Taking drugs (including alcohol) can affect your sexual health and wellbeing.
Drugs, including alcohol, can make us feel more sexually confident or sexier in general. However, how drugs and alcohol loosens our control and affects our bodies and minds has its downsides. Too much alcohol, or drug use mean you could take more risks:
- They can cloud your judgement and lower your inhibitions, making you feel less able to make decisions or lead to decisions you may later regret including forgetting to use a condom or finding it harder to have that discussion. This leaves you at risk of unplanned pregnancy and sexually transmitted infections (STIs).
- You could choose to have sex with someone you don’t even fancy or be pushed into something you would never do while not being under the influence.
- You might find yourself being sick from drinking too much alcohol or using drugs; if you’re taking a contraceptive pill this could make the pill less effective which puts you more at risk of an unplanned pregnancy.
It is important to consent to any sexual activity and having sex under the influence can cloud your judgment or make you not sure about what you said. Equally having sex with someone under the influence of any substances may be considered as non-consensual.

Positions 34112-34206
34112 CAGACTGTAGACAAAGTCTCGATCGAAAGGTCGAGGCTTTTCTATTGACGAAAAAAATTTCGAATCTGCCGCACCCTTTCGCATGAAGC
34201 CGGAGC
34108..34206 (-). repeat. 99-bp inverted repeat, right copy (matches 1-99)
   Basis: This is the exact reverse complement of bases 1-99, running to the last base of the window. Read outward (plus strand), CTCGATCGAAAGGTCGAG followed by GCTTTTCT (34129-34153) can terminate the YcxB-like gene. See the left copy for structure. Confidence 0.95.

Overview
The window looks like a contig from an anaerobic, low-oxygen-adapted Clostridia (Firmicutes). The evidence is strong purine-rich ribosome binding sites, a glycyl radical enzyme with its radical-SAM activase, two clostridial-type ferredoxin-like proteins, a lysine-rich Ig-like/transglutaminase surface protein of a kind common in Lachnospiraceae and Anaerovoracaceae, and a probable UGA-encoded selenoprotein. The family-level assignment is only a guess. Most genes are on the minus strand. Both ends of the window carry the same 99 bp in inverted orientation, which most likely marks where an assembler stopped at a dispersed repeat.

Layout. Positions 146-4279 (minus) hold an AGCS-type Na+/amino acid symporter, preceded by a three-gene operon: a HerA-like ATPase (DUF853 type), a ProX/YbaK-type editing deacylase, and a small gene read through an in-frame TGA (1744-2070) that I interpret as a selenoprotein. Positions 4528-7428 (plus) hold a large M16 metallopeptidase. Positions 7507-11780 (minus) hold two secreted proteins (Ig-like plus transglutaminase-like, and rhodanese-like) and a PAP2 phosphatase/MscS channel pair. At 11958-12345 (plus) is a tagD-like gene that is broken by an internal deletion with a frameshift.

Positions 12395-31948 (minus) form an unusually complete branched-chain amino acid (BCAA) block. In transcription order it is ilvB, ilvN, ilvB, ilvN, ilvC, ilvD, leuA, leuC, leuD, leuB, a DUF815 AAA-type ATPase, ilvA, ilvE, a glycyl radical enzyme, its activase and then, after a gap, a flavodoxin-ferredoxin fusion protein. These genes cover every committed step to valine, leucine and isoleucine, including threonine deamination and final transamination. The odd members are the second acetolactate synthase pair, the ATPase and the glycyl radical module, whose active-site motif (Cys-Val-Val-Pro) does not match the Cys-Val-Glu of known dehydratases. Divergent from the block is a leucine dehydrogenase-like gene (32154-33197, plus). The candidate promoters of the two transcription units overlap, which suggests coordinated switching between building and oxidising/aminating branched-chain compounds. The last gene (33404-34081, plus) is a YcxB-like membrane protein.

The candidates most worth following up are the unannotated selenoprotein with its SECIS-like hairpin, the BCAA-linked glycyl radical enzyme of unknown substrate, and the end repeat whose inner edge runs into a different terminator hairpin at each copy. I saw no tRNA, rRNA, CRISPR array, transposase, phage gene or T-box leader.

Having sexual contact of any kind with any person when you don’t want to is not acceptable, it can be hard to share this but we want to help you so please tell a safe adult or contact Childline.
- Childline (opens a new window)
- Phone: 0800 1111
We all experience feelings of wanting to fit in with the group and being accepted by others. You may sometimes feel that you have to do something just because you see all your friends doing it. Peer pressure may make us do things that we would not normally do such as experimenting with drugs and alcohol. It is important to feel like you can say no and make your own choices.
Giving into peer pressure may lead to negative consequences later in life, you could even end up with a criminal record which will affect your life choices. If you feel under pressure by others talk to someone you can trust like a teacher, close relative, youth worker or school counsellor.